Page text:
Al Qaeda’s Ye­men chief be­lieved dead

U.S. of­fi­cials are work­ing to con­firm a drone strike killed the elu­sive, pow­er­ful boss.

Los Angeles Times - - THE WORLD - By Brian Ben­nett brian.ben­nett@latimes.com

WASHINGTON — U.S. author­i­ties be­lieve a drone strike has killed the leader of Al Qaeda’s feared af­fil­i­ate in Ye­men, a group that has re­peat­edly sought to launch am­bi­tious at­tacks on or over Amer­i­can soil, a U.S. counter-ter­ror­ism of­fi­cial said Mon­day. Naser Ab­del-Karim Wahishi evaded U.S. drones and counter-ter­ror­ism raids in Ye­men for years while lead­ing what many an­a­lysts con­sider to be the ter­ror­ist net­work’s most dan­ger­ous and ac­tive chap­ter, Al Qaeda in the Ara­bian Penin­sula. Un­der Wahishi’s lead­er­ship, AQAP, as the group is known, re­peat­edly at­tempted to smug­gle so­phis­ti­cated bombs onto pas­sen­ger jets and cargo planes headed for the United States. The group spe­cial­ized in bombs de­signed to be hid­den in body crevices or smug­gled through air­port se­cu­rity. Amer­i­can of­fi­cials have been work­ing to ver­ify re­ports from Ye­men that Wahishi was killed in a U.S. drone strike in the south­ern port city of Mukalla on Fri­day. There is “no rea­son to doubt that claim,” the counter-ter­ror­ism of­fi­cial said. If con­firmed, Wahishi’s death would be a ma­jor vic­tory for the United States. Wahishi, one of the world’s most-wanted mil­i­tants, was a close ally of Al Qaeda’s founder, Osama bin Laden. Af­ter Bin Laden was killed in Pak­istan in 2011, his suc­ces­sor, Ay­man Zawahiri, named Wahishi as his deputy, and U.S. of­fi­cials con­sid­ered him a ma­jor con­tender to lead Al Qaeda some­day. Re­ports of his death came a day af­ter U.S. war­planes launched an airstrike in eastern Libya that tar­geted Mokhtar Belmokhtar, an Al Qaeda-linked mil­i­tant who pi­o­neered lu­cra­tive kid­nap-for-ran­som schemes in North Africa and who led a brazen 2013 at­tack on an Al­ge­rian gas plant that left 38 for­eign hostages dead. The strikes against two elu­sive and pow­er­ful Al Qaeda lead­ers in a mat­ter of days sig­nal an in­creas­ing tempo of U.S. counter-ter­ror­ism oper­a­tions against groups that have specif­i­cally tar­geted Amer­i­cans. They come as the Obama ad­min­is­tra­tion’s ef­forts to push back Is­lamic State mil­i­tants in Syria and Iraq have stalled, and as U.S. counter-ter­ror­ism oper­a­tions in Ye­men were se­verely hob­bled af­ter the U.S.-backed gov­ern­ment was ousted by lo­cal Shi­ite Mus­lim fight­ers called Houthis. The Houthis also op­pose AQAP, but it’s un­clear whether they pro­vided any of the in­tel­li­gence that led to Fri­day’s drone strike. Wahishi turned AQAP into the “most ag­gres­sive of Al Qaeda af­fil­i­ates try­ing to tar­get the U.S., and do­ing it in ways that were fairly in­ge­nious,” said Seth Jones, a for­mer U.S. counter-ter­ror­ism of­fi­cial now with the Rand Corp think tank. With Wahishi’s death and the rise of Is­lamic State as a ri­val, “Al Qaeda is in rough shape,” Jones said. But he said Al Qaeda has proved to be re­silient. “Time and time again, the death of a se­nior leader does not de­stroy the group,” Jones said. In re­cent months, AQAP has ex­ploited the in­sta­bil­ity in Ye­men’s multi-sided civil war to take con­trol of ter­ri­tory. U.S. drone strikes and com­mando raids had forced the group into the shad­ows, but fight­ers loyal to Wahishi seized a re­gional air­port and a coastal oil ter­mi­nal in April be­fore tak­ing con­trol of Mukalla, the port on the Ara­bian Sea where hewas killed. Wahishi, who was born in Ye­men, quickly ex­panded the Al Qaeda op­er­a­tion af­ter he es­caped from a Ye­meni prison in Fe­bru­ary 2006 along with 22other Al Qaeda op­er­a­tives. U.S. of­fi­cials said Wahishi was re­spon­si­ble for ap­prov­ing AQAP tar­gets, re­cruit­ing mem­bers, al­lo­cat­ing fi­nan­cial re­sources and di­rect­ing op­er­a­tives to hit spe­cific tar­gets. In 2008, Wahishi helped or­ga­nize small-arms at­tacks on for­eign tourists and a se­ries of mor­tar at­tacks against diplo­matic mis­sions in Sana, Ye­men’s cap­i­tal. That Septem­ber, he helped plan an at­tack that det­o­nated two ve­hi­cles laden with ex­plo­sives out­side the U.S. Em­bassy, killing 19 peo­ple. The U.S. State Depart­ment of­fered a $10-mil­lion bounty for in­for­ma­tion lead­ing to his lo­ca­tion. Of­fi­cials said AQAP’s pri­mary bomb maker, Ibrahim Asiri, re­mains at large. A Saudi na­tional, Asiri has been work­ing for years to cre­ate a non­metal­lic ex­plo­sive that can evade air­port se­cu­rity and blow up a jet­liner. A bomb he de­signed was used in an at­tempt to blow up a Detroit-bound jet­liner on Christ­mas Day 2009. The bomb, hid­den in a re­cruit’s un­der­wear, passed un­de­tected through air­port se­cu­rity but failed to det­o­nate. That plot spurred the Trans­porta­tion Se­cu­rity Ad­min­is­tra­tion to re­vamp air­port se­cu­rity, adding body scan­ners and pat­downs to pas­sen­ger screen­ing.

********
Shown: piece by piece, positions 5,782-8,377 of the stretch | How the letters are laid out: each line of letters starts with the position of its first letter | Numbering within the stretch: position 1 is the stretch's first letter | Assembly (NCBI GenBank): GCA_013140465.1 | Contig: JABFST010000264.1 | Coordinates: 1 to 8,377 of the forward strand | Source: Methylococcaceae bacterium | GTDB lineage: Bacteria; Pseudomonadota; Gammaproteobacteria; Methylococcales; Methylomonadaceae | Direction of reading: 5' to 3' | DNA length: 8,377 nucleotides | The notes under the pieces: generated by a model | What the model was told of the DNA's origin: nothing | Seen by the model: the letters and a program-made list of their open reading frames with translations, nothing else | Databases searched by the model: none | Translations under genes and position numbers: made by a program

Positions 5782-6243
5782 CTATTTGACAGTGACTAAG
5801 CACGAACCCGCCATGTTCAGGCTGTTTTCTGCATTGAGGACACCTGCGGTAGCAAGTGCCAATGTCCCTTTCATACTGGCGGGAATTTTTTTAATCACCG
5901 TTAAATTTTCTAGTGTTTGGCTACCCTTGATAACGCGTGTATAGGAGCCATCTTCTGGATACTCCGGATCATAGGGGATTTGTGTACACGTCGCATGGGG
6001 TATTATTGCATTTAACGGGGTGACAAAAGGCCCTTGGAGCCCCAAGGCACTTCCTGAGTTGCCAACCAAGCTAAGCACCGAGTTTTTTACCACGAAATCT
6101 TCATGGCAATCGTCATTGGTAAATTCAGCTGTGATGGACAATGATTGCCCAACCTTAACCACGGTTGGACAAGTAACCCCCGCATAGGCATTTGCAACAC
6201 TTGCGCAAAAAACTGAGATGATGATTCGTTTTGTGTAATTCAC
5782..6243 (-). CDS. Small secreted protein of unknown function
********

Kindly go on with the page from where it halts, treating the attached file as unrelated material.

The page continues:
IntelCenter

THE GROUP led by Naser Ab­del-Karim Wahishi re­peat­edly tried to bomb U.S.-bound jets.

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